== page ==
PLoS ONE ◽  
2022 ◽  
Vol 17 (1) ◽  
pp. e0262507
Takaki Yamagishi ◽  
Akira Saito ◽  
Yasuo Kawakami

This study sought to determine whether lower extremity muscle size, power and strength could be a determinant of whole-body maximal aerobic performance in athletes. 20 male and 19 female young athletes (18 ± 4 years) from various sporting disciplines participated in this study. All athletes performed a continuous ramp-incremental cycling to exhaustion for the determination of peak oxygen uptake (V˙O2peak: the highest V˙O2 over a 15-s period) and maximal power output (MPO: power output corresponding to V˙O2peak). Axial scanning of the right leg was performed with magnetic resonance imaging, and anatomical cross-sectional areas (CSAs) of quadriceps femoris (QF) and hamstring muscles at 50% of thigh length were measured. Moreover, bilateral leg extension power and unilateral isometric knee extension and flexion torque were determined. All variables were normalised to body mass, and six independent variables (V˙O2peak, CSAs of thigh muscles, leg extension power and knee extension and flexion torque) were entered into a forward stepwise multiple regression model with MPO being dependent variable for males and females separately. In the males, V˙O2peak was chosen as the single predictor of MPO explaining 78% of the variance. In the females, MPO was attributed to, in the order of importance, V˙O2peak (p < 0.001) and the CSA of QF (p = 0.011) accounting for 84% of the variance. This study suggests that while oxygen transport capacity is the main determinant of MPO regardless of sex, thigh muscle size also has a role in whole-body maximal aerobic performance in female athletes.

Daniel P. Longman ◽  
Viviane Merzbach ◽  
Jorge Marques Pinto ◽  
Laura Hope Atkinson ◽  
Jonathan C. K. Wells ◽  

Abstract Objective A suite of adaptations facilitating endurance running (ER) evolved within the hominin lineage. This may have improved our ability to reach scavenging sites before competitors, or to hunt prey over long distances. Running economy (RE) is a key determinant of endurance running performance, and depends largely on the magnitude of force required to support body mass. However, numerous environmental factors influence body mass, thereby significantly affecting RE. This study tested the hypothesis that alternative metabolic strategies may have emerged to enable ER in individuals with larger body mass and poor RE. Methods A cohort of male (n = 25) and female (n = 19) ultra-endurance runners completed submaximal and exhaustive treadmill protocols to determine RE, and V̇O2Max. Results Body mass was positively associated with sub-maximal oxygen consumption at both LT1 (male r=0.66, p<0.001; female LT1 r=0.23, p=0.177) and LT2 (male r=0.59, p=0.001; female r=0.23, p=0.183) and also with V̇O2Max (male r=0.60, p=0.001; female r=0.41, p=0.046). Additionally, sub-maximal oxygen consumption varied positively with V̇O2Max in both male (LT1 r=0.54, p=0.003; LT2 r=0.77, p<0.001) and female athletes (LT1 r=0.88, p<0.001; LT2 r=0.92, p<0.001). Conclusions The results suggest that, while individuals with low mass and good RE can glide economically as they run, larger individuals can compensate for the negative effects their mass has on RE by increasing their capacity to consume oxygen. The elevated energy expenditure of this low-economy high-energy turnover approach to ER may bring costs associated with energy diversion away from other physiological processes, however.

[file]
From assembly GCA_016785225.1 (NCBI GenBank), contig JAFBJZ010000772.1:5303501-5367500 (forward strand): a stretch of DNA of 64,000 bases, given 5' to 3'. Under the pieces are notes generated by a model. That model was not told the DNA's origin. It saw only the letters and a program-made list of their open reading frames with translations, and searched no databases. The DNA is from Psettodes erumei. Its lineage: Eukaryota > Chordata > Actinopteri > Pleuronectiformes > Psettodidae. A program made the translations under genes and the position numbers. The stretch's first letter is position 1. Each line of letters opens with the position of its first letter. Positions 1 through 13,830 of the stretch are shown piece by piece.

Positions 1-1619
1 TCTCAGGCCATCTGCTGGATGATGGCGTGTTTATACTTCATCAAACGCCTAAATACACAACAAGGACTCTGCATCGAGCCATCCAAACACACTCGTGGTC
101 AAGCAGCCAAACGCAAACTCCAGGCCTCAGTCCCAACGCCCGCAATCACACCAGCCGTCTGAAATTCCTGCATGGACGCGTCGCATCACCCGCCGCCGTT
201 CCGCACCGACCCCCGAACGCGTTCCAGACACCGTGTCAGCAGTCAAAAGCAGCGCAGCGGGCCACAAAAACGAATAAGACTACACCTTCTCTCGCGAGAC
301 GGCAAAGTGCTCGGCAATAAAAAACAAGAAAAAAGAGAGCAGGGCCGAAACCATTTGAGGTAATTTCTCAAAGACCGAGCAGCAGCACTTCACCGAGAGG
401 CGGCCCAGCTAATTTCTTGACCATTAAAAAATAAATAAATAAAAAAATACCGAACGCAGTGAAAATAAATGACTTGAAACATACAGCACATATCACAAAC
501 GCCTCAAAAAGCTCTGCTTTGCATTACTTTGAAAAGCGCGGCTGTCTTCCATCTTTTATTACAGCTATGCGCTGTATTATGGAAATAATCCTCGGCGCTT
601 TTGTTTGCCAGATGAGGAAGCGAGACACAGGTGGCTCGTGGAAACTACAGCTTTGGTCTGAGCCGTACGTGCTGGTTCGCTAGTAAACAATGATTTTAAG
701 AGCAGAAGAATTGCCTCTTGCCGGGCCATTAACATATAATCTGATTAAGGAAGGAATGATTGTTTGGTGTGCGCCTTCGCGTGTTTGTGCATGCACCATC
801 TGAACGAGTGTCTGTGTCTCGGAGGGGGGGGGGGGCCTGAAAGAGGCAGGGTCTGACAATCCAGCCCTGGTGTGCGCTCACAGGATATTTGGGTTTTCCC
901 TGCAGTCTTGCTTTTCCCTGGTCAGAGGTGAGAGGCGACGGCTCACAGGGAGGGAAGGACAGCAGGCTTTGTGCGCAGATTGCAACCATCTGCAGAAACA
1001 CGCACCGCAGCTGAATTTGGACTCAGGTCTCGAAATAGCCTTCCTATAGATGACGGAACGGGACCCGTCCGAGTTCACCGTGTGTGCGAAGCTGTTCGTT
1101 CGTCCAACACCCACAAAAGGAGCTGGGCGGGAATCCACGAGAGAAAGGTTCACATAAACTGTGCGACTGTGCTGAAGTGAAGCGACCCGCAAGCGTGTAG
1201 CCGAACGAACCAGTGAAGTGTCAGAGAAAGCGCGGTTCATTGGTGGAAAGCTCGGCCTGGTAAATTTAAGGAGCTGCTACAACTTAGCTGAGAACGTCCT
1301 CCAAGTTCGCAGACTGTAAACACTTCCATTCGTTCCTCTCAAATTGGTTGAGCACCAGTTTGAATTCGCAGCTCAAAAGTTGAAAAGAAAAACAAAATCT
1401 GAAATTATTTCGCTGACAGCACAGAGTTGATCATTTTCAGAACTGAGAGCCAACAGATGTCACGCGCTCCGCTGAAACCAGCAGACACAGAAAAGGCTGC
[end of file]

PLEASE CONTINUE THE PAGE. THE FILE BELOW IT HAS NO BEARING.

2022 ◽  
Vol 8 (1) ◽  
Sebastian Kaufmann ◽  
Martin Ziegler ◽  
Jana Werner ◽  
Christine Noe ◽  
Richard Latzel ◽